Sports Moments in Black History
February is Black History Month so Kidzworld is saluting some of America's greatest athletes. Read on to find out about Jackie Robinson, Jesse Owens and other African American sports pioneers.
Black History - Jesse Owens
Jesse Owens became an American hero after an amazing performance at the 1936 Summer Olympics in Berlin, Germany. At the time, Germany was ruled by Adolph Hitler who absurdly believed that blacks, Asians and other races were inferior to whites. Jessie proved how wrong Hitler's racist ideas were by winning the gold medal in the long jump, the 100-meter dash and the 200-meter dash. He took home a fourth gold medal by running the opening leg for the US team that won the 4x100-meter relay. Jesse was nicknamed the World's Fastest Man and, in 1976, he was awarded the Medal of Freedom - the highest award a US citizen can receive.
Black History - Jackie Robinson
Jackie Robinson was the first African American to play major league baseball. Jackie was a star in the Negro Leagues but wasn't allowed to play in major league baseball because he was black. He finally got his chance when he was signed by the Brooklyn Dodgers in 1945. On April 15, 1947, he played his first major league game as the Dogers' first baseman. Many people booed and jeered Jackie when he took the field but by the end of the season, he won many of them over with his play on the field. He batted .297, led the league in stolen bases and was named the National League Rookie of the Year. More importantly, he broke baseball's color barrier and opened the door for other black athletes to participate in professional sports.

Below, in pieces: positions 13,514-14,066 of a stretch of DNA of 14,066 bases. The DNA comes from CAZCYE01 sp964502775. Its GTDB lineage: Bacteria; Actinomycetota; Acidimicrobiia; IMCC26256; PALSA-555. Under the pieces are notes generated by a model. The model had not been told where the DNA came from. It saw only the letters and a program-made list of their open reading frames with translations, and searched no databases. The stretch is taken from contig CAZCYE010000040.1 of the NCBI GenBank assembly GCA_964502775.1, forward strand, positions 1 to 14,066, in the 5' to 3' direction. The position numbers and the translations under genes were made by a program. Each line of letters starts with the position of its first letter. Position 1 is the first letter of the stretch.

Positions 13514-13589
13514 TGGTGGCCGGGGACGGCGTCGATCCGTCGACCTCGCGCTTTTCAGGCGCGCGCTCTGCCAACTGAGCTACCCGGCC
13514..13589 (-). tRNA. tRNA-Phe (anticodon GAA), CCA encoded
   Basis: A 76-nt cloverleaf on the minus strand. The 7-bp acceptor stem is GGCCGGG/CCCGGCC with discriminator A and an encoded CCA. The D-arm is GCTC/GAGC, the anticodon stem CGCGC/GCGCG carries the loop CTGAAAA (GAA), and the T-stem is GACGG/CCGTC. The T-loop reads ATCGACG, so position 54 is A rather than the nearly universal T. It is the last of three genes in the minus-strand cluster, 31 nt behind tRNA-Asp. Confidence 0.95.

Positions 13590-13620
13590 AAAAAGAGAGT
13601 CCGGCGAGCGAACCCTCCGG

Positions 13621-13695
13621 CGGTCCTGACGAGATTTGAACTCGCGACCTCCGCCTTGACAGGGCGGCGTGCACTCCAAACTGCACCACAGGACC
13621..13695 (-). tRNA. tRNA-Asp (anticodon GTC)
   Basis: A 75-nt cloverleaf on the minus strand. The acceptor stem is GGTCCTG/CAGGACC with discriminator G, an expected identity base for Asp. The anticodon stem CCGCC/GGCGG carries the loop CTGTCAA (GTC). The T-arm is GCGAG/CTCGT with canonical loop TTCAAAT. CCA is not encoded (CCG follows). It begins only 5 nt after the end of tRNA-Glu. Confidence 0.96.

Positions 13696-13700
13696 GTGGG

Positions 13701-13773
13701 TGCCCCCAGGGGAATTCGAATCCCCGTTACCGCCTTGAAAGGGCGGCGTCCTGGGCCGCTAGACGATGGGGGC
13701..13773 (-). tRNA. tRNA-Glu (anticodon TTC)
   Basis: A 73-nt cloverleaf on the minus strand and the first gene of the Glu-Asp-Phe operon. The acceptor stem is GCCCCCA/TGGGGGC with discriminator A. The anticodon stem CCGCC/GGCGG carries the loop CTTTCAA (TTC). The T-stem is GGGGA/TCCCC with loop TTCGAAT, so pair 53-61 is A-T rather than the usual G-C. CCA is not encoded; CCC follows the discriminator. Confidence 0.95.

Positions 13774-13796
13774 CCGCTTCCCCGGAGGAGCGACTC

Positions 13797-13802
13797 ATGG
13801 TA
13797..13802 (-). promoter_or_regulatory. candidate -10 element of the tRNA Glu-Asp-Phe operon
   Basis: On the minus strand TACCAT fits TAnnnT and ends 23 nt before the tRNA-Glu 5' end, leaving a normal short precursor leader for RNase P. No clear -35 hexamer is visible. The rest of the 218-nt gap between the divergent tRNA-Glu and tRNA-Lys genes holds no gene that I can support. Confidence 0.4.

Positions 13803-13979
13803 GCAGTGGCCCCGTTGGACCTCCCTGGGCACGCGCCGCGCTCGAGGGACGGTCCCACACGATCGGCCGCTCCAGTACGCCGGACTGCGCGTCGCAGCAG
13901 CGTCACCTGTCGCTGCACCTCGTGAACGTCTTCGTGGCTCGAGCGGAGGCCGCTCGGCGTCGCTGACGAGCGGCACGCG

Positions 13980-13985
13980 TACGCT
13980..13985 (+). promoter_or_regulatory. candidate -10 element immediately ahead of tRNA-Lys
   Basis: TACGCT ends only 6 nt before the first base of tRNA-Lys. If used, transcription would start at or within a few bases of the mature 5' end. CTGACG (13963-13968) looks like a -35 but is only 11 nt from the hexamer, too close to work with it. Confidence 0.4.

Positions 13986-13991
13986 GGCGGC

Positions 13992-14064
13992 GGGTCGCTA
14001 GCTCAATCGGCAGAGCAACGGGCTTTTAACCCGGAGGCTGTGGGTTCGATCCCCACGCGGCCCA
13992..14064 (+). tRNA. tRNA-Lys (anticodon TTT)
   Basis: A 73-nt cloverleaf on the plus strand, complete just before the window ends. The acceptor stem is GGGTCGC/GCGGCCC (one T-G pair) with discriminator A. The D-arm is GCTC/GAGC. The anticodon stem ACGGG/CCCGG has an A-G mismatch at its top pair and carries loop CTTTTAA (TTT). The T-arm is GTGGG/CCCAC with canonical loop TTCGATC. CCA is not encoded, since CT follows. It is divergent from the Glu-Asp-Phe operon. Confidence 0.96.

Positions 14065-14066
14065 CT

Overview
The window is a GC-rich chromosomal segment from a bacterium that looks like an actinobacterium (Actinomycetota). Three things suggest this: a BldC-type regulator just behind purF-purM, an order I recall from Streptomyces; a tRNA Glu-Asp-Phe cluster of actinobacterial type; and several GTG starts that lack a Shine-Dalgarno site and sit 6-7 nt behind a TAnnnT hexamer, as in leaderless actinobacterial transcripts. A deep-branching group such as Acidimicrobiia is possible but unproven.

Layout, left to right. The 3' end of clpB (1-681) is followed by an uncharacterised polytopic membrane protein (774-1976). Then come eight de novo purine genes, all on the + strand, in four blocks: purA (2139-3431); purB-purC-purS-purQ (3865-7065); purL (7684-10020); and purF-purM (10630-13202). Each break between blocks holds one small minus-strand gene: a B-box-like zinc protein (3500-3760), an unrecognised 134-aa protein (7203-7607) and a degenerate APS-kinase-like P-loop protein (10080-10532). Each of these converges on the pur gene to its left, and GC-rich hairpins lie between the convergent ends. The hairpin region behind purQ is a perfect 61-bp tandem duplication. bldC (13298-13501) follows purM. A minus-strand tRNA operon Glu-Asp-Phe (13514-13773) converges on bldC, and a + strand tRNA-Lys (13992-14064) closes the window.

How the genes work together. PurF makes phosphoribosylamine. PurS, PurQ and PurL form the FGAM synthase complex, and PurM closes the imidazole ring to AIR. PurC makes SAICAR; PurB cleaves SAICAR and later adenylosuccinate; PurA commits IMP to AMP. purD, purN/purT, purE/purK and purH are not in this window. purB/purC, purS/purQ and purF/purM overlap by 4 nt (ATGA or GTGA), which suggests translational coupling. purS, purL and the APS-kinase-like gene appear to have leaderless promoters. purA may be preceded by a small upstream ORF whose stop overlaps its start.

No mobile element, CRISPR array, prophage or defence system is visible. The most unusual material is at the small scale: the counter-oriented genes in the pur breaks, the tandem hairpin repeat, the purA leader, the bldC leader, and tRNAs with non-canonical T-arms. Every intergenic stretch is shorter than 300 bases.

Black History - Althea Gibson
Long before Serena and Venus Williams were dominating women's tennis, there was Althea Gibson. In 1950, Althea became the first black woman to play at the US Nationals. She advanced to the second round of the tournament and showed many ignorant tennis fans that African Americans belonged on the tennis court. In 1957, she won the US Nationals and Wimbledon, and was welcomed home with a ticker tape parade in New York.
Black History - Willie O'Ree
Willie O'Ree made history when he stepped on the ice to play for the Boston Bruins on January 18, 1958. Willie was the first African American to play in the National Hockey League. He only played two seasons for the Bruins, because of an eye injury, but he opened the door for many other African Americans to skate in the NHL, including [kwlink]All-Star[/kwlink] Jarome Iginla of the Calgary Flames.
Black History - Muhammad Ali
Muhammad Ali called himself The Greatest and he lived up to that name by being the first boxer to win the heavyweight title three times. Ali won his first title as Cassius Clay (his birth name) in 1964 by defeating Sonny Liston. Shortly after the fight, he became a Muslim and changed his name to Muhammad Ali because he believed that Cassius Clay was his "slave name." Ali was stripped of his title in 1967 for refusing to join the US Army because of his religious beliefs. He regained the title in 1974 by defeating George Foreman in Zaire in the famous Rumble in the Jungle. He snagged the title again in '78 after defeating Leon Spinks. He retired in 1981 and now raises money and awareness for Parkinson's Disease, which he suffers from.
Black History - Vonetta Flowers
Vonetta Flowers - the former track star turned Olympic bobsledder - made history at the 2002 Winter Olympics by becoming the first black athlete to win a gold medal at a Winter Olympics. Vonetta's gold medal will hopefully inspire future black athletes to become more involved in winter sports.
Have Your Say
Did we miss anyone? Let us know who we should add to the list!